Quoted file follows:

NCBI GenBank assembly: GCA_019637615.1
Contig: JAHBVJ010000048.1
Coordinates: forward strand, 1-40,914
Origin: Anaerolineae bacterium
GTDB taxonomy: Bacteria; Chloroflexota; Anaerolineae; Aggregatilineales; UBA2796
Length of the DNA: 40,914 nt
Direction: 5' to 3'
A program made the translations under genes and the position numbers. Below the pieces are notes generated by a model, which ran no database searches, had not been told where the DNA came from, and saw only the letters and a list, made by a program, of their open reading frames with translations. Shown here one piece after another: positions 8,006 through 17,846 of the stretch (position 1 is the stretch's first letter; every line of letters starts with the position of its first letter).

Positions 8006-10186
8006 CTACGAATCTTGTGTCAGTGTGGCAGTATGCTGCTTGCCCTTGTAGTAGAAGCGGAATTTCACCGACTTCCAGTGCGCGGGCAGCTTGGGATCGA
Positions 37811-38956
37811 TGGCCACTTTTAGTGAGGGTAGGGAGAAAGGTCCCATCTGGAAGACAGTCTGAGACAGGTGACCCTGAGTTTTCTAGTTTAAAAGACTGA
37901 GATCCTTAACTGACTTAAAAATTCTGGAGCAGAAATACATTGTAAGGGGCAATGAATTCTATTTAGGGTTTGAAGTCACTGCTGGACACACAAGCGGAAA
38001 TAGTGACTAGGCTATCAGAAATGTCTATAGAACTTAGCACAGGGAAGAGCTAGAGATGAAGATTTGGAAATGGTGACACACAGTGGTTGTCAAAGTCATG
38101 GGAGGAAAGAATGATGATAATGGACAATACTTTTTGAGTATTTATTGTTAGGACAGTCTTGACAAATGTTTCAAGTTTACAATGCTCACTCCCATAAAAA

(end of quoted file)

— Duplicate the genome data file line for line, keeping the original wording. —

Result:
NCBI GenBank assembly: GCA_019637615.1
Contig: JAHBVJ010000048.1
Coordinates: forward strand, 1-40,914
Origin: Anaerolineae bacterium
GTDB taxonomy: Bacteria; Chloroflexota; Anaerolineae; Aggregatilineales; UBA2796
Length of the DNA: 40,914 nt
Direction: 5' to 3'
A program made the translations under genes and the position numbers. Below the pieces are notes generated by a model, which ran no database searches, had not been told where the DNA came from, and saw only the letters and a list, made by a program, of their open reading frames with translations. Shown here one piece after another: positions 8,006 through 17,846 of the stretch (position 1 is the stretch's first letter; every line of letters starts with the position of its first letter).

Positions 8006-10186
8006 CTACGAATCTTGTGTCAGTGTGGCAGTATGCTGCTTGCCCTTGTAGTAGAAGCGGAATTTCACCGACTTCCAGTGCGCGGGCAGCTTGGGATCGA
Positions 37811-38956
37811 TGGCCACTTTTAGTGAGGGTAGGGAGAAAGGTCCCATCTGGAAGACAGTCTGAGACAGGTGACCCTGAGTTTTCTAGTTTAAAAGACTGA
37901 GATCCTTAACTGACTTAAAAATTCTGGAGCAGAAATACATTGTAAGGGGCAATGAATTCTATTTAGGGTTTGAAGTCACTGCTGGACACACAAGCGGAAA
38001 TAGTGACTAGGCTATCAGAAATGTCTATAGAACTTAGCACAGGGAAGAGCTAGAGATGAAGATTTGGAAATGGTGACACACAGTGGTTGTCAAAGTCATG
38101 GGAGGAAAGAATGATGATAATGGACAATACTTTTTGAGTATTTATTGTTAGGACAGTCTTGACAAATGTTTCAAGTTTACAATGCTCACTCCCATAAAAA